A lot has already begun to change in the small appliances domain. “Additions like voice-activated faucets, IoT microwaves and tech-infused range hood are slowly changing the face of Indian kitchens. Hence, technology is prompting a change in kitchen storage designs, as usage of appliances is on the rise. Therefore, it is extremely important for us to ensure adaptability in our product range. Due to the mobile way of living, the world has switched to free-standing kitchen units which can be installed in any space as they are gaining popularity. One needs to watch out for this trend, as it is set to make waves in the future. Godrej Interio intends to tap this user requirement in the near future,” states Shah.
Chimneys are expected to go beyond their basic utility as well. “The push control has been replaced by touch control; lights have changed to LEDs and strip lights. With strip lights, you get to change the colour of the light depending on the ambience. Silence technology, Calvin control, high efficiency and more power are the latest trend and market demand. It is a complete package that is designed to boost the level of comfort for its users. Even when you are not cooking, there are chimneys with almost no noise which are at work purifying your kitchen air. They are armed with special sensors. So, this is how far expectation and technology has shot up today,” explains Bhutada.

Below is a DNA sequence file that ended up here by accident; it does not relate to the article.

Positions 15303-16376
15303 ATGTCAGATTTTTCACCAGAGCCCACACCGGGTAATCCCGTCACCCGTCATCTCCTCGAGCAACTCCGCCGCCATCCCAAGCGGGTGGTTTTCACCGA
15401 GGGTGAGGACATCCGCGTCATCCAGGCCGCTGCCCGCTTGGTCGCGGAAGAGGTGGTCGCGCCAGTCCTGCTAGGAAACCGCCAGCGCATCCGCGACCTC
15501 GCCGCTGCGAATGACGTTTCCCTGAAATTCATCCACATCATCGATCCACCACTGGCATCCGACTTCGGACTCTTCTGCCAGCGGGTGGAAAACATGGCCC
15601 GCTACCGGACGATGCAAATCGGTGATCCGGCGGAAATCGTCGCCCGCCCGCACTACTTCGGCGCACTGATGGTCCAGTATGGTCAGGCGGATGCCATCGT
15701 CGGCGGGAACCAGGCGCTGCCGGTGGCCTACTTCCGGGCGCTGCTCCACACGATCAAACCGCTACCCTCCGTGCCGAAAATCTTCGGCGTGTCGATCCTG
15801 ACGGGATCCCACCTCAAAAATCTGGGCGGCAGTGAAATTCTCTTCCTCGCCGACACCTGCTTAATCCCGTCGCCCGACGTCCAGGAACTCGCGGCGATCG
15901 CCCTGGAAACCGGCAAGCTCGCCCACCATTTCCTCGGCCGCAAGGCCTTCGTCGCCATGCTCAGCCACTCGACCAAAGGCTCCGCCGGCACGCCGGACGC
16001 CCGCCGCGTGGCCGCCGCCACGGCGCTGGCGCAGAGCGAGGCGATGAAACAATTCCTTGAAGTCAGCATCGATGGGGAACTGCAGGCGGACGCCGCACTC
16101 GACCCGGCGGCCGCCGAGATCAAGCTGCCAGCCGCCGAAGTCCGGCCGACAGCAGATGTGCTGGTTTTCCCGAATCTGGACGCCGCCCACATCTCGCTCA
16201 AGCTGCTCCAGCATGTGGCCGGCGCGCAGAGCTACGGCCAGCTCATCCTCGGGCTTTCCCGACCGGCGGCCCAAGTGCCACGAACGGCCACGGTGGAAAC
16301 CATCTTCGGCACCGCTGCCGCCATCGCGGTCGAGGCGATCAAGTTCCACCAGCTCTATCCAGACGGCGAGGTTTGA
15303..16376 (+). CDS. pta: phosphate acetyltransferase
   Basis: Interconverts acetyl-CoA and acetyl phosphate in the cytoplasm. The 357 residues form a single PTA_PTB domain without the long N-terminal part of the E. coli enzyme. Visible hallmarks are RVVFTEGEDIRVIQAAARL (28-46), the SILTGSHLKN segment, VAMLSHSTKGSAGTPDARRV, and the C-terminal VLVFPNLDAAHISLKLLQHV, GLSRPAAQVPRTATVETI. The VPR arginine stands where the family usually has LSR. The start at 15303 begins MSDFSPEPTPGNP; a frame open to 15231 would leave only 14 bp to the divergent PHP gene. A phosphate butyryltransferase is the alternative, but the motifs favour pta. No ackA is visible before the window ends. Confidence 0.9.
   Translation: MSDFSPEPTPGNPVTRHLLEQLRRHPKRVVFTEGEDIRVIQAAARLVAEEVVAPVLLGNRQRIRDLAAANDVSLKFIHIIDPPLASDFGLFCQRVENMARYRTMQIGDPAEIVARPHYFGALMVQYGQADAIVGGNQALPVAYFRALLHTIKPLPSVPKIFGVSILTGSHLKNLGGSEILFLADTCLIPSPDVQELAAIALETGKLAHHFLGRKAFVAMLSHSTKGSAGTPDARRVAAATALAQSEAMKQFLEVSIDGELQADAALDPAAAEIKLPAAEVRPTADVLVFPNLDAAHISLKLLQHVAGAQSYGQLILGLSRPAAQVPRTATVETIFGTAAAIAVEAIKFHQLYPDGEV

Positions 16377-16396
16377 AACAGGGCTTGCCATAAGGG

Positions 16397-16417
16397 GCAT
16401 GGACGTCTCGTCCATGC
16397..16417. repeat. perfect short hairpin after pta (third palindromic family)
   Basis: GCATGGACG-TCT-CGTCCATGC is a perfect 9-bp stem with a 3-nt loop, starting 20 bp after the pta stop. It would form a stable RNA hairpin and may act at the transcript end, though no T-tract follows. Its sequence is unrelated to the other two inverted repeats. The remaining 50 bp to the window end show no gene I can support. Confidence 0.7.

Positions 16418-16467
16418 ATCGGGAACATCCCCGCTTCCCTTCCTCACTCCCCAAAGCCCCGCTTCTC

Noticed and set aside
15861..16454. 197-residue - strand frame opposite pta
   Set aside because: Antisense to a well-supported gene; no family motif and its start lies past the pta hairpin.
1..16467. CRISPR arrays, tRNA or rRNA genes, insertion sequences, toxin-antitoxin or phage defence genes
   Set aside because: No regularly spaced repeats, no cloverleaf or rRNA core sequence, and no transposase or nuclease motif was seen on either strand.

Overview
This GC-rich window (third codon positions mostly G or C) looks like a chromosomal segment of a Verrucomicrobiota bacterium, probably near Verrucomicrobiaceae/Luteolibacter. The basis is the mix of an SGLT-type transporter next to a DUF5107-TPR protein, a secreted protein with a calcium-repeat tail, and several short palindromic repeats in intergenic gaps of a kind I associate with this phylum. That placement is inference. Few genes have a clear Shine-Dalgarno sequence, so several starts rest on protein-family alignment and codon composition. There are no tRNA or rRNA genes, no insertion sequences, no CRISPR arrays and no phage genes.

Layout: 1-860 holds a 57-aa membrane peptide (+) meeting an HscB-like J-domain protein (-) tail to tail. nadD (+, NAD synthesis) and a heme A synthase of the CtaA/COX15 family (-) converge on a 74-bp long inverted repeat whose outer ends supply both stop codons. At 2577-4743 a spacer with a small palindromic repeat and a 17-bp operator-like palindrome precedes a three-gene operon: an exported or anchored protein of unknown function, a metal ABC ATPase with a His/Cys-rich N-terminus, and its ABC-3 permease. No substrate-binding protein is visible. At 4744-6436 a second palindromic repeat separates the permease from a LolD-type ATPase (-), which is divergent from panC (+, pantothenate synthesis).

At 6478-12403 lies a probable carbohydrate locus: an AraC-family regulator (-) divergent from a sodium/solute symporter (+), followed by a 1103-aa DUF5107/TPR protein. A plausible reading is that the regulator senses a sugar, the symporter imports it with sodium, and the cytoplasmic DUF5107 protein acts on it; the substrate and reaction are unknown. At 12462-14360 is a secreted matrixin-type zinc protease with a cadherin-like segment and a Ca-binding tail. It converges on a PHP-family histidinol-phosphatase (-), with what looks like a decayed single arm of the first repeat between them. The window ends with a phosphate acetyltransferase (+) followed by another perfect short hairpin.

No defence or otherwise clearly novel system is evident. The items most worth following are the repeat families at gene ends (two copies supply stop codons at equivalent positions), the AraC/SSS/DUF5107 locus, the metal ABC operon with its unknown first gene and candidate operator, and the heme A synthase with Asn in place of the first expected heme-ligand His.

Maheshwari believes that the Button Fix, an innovative new solution from UK that enables secret, secure and configurable panel fixings, is a solution to watch out for. It is a system that’smade up of durable nylon buttons which are clicked to fit into a mating fix attached to the back of the panel. “Button Fix is the ideal option for panel fitting. Ergonomic and easy to install, it is especially configurable to a wide range of panel fittings across different environments and circumstances,” he explains.
No matter how innovative a solution is, the real question remains how adaptable it is to our lifestyle and environment. And that’s the determining factor to watch out for.
As Bhutada rightly states, “In India, the market is progressing, but there is a long way to go, hence at present for any product we need to tailor the international design to boost functionality. In the current scenario, it is about realistic products and promises.”